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Suicide More Likely in Veterans who have Bipolar Disorder

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Studied have shown for a long time that there is a strong association between suicide risk (both attempted and completed suicide) and the presence of a psychiatric condition.

Until recently, however, researchers have had a difficult time determining the connection between specific psychiatric disorders and suicide risk.

Recently, a collaborative study by the University of Michigan, Ann Arbor, and the Department of Veterans Affairs (VA) Healthcare System, was able to look at this more closely. The researchers, led by Dr. Mark A Ilgen, studied the treatment records of over 3 million veterans who had been treated at a VA facility in 1999, and tracked deaths by suicides through 2007.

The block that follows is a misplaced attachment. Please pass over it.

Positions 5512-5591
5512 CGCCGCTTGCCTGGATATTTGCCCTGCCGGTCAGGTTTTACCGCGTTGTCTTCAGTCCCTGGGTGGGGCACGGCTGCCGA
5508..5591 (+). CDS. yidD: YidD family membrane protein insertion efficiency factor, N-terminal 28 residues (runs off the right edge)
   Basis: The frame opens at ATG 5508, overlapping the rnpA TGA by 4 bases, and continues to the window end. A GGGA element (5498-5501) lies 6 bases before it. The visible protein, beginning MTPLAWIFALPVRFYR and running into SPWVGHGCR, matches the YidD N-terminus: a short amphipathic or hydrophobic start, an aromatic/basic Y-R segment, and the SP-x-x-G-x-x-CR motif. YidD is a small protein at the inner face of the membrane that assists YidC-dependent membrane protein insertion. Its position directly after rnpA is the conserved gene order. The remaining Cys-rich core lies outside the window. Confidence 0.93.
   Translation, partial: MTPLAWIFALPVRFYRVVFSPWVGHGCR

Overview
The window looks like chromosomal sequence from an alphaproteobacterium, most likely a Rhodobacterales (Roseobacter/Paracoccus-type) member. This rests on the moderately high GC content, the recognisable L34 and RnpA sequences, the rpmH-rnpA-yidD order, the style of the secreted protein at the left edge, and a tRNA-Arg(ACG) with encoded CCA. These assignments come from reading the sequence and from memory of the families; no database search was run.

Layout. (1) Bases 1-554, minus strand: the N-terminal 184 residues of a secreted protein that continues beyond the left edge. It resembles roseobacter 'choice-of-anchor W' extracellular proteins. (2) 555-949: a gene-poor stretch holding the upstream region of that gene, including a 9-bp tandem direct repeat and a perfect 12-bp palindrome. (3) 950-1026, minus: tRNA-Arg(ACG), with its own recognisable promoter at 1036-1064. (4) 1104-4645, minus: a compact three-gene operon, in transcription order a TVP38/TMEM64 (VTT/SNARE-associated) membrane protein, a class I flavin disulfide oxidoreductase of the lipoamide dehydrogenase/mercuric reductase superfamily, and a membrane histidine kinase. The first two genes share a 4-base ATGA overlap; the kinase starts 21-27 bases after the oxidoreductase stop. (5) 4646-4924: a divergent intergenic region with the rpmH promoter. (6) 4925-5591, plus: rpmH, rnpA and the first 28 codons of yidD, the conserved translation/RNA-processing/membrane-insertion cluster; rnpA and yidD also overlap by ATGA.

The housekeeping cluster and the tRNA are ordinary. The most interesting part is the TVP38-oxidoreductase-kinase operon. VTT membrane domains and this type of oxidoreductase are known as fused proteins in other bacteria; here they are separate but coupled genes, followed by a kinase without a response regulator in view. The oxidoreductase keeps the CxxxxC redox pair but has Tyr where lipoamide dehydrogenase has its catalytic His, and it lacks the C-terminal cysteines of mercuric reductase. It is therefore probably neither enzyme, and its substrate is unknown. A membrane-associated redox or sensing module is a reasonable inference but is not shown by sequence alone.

Over 7,600 veterans committed suicide over that 7 year follow-up period - 46.8 percent of those had at least one psychiatric disorder. The disorder that was the most strongly linked to suicide was bipolar disorder, which had been diagnosed in 9 percent of those who had killed themselves. It was also the least commonly diagnosed psychiatric disorder.

Other diagnoses that were strongly connected to suicide were PTSD, depression, anxiety, substance use disorders, and schizophrenia. These findings emphasize the importance of identifying and treating psychiatric disorders in general to help decrease suicide risk, and particularly bipolar disorder and the other disorders listed above.

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